I, like perhaps everyone in the United States, really miss people. I miss trudging through the heat to see friends, I miss bar trivia, I miss my family. Introversion and homebody preference aside, people are pack animals and it’s difficult when we can’t see each other, particularly around the holidays.

The only other person I’ve spent any substantive amount of time with for the last six months is my partner, which is lucky because I happen to like her very much, but there’s a certain loss that comes with spending the holidays without our family and friends.

Nevertheless, we were determined to honor the new year from the comfort of our very cozy apartment. Olivia, who is a superlative cook, dug into several of our Jewish and Mediterranean cookbooks, initially planning to make something called a nut loaf (your guess is as good as mine), but settled on stuffed eggplant instead. One joy of keeping a vegetarian kitchen is that we never need to worry about cross-contamination; there is very little chance for an errant piece of chicken to find its way onto a vegetable cutting board if no chicken is to be found. She also roasted squash with sage, sautéed green beans with mushrooms and baked a spiced apple honey cake that would knock your socks clean off, in addition to two absolutely perfect four-strand challah loaves. For many Jewish people, food is love, and I felt extremely loved.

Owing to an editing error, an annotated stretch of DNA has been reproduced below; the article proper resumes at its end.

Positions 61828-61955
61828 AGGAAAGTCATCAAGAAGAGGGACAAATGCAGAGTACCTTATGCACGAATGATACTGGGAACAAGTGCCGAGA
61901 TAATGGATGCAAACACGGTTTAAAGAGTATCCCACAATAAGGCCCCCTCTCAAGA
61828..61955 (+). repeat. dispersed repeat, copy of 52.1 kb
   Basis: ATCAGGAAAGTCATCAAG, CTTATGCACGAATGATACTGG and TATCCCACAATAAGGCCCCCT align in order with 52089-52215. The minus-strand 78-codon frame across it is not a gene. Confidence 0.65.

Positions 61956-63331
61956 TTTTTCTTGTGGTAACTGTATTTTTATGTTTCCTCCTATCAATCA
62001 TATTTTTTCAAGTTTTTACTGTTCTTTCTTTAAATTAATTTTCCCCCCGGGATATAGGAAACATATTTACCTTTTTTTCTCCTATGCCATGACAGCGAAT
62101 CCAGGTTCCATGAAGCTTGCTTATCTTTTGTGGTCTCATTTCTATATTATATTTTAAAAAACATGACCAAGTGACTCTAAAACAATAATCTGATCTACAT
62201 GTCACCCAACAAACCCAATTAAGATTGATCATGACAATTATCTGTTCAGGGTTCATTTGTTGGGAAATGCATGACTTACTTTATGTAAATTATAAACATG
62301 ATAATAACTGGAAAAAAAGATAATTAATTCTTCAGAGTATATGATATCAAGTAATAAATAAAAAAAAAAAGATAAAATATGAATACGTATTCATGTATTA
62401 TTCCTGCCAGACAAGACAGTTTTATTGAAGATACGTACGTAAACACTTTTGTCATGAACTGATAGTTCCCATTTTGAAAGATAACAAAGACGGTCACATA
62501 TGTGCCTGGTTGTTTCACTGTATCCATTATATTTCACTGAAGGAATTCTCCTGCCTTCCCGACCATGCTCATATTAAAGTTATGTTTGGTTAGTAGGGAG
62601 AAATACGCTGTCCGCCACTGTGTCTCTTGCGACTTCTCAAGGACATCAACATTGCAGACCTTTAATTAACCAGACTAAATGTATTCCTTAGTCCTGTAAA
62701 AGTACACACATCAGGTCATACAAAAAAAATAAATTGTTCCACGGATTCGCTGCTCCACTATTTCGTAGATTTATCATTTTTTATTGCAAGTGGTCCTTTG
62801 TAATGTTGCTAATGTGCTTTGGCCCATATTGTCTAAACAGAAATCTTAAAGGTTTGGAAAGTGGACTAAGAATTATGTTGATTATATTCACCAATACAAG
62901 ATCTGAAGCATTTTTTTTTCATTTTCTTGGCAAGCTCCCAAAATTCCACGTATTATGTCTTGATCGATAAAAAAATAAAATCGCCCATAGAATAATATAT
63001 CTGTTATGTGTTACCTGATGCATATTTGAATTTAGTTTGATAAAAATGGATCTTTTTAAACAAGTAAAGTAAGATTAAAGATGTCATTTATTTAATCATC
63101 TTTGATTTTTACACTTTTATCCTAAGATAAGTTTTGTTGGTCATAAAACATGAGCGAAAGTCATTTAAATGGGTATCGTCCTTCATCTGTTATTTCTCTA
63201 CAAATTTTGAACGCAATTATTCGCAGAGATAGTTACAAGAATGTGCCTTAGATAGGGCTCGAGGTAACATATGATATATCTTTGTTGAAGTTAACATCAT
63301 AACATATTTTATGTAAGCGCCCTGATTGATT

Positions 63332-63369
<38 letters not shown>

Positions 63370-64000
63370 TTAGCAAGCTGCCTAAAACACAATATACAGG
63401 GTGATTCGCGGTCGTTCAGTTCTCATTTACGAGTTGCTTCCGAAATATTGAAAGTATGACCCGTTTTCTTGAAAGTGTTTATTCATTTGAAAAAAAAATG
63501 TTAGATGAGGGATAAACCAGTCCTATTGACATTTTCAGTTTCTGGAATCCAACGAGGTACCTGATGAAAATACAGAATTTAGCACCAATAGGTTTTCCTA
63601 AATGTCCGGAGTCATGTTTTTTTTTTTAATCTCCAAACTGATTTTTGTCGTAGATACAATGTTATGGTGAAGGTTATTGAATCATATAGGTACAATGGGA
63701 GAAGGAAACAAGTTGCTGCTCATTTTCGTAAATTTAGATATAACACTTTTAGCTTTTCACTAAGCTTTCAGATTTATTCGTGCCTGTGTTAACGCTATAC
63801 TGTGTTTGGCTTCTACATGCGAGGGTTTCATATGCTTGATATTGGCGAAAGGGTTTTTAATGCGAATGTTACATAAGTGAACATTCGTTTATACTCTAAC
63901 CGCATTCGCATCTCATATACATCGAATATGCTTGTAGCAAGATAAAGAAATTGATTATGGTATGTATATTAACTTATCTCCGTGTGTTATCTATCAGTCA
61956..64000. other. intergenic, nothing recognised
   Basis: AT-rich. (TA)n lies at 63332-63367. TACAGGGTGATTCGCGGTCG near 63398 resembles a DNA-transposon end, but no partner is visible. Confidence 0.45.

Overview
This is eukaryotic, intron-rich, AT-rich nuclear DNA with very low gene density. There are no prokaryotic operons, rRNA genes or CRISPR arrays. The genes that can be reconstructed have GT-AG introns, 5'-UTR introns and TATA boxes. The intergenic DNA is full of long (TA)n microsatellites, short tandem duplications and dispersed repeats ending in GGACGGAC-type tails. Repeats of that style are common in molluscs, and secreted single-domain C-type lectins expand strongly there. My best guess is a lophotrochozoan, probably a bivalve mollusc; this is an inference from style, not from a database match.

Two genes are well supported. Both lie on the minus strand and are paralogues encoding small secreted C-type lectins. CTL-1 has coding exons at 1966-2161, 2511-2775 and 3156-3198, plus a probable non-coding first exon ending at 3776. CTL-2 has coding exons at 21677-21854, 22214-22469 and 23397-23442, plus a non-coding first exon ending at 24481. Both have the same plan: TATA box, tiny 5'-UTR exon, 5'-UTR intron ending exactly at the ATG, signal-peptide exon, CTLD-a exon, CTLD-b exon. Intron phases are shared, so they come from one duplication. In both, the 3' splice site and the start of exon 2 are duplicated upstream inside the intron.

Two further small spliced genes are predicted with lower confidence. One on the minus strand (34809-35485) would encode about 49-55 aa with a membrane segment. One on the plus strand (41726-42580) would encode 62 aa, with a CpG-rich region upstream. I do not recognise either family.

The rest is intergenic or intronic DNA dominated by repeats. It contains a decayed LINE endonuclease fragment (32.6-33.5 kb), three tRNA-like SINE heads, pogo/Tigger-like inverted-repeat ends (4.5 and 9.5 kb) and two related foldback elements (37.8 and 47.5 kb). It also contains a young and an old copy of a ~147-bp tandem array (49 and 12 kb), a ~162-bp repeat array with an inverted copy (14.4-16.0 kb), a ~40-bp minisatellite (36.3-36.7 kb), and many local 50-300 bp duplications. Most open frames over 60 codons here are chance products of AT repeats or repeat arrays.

However, this is obviously a lot of food for two people to eat, even over multiple days. We snuck furtive glances at our neighbors on the fire escape, ready to leap at them with cake like two overly-friendly lesbian bandits, but it didn’t come to pass. Instead, we took the second loaf of challah and walked through the beautiful fall weather to the house of friends we hadn’t seen since March. A little part of me worried that somehow, we would have lost touch, or that the rapport wouldn’t be the same standing outside at a distance, but we quickly fell back into an old rhythm and talked until it became too cold to continue.

Strangely, I always felt isolated during the High Holidays, even surrounded by people. Now, in literal isolation, I’ve never felt closer to those I love. It turns out that I merely needed to surround myself, both digitally and distantly, with the right people. Rosh Hashanah is more than going through the motions and saying the prayers. Every year is different, every celebration is different, and the holiday evolves as we evolve. There is no one perfect Rosh Hashanah, because there is no one perfect person, or perfect family. And especially now, when things are grim, it feels wonderful to take a moment and celebrate the holidays as best we can with what we are able to do.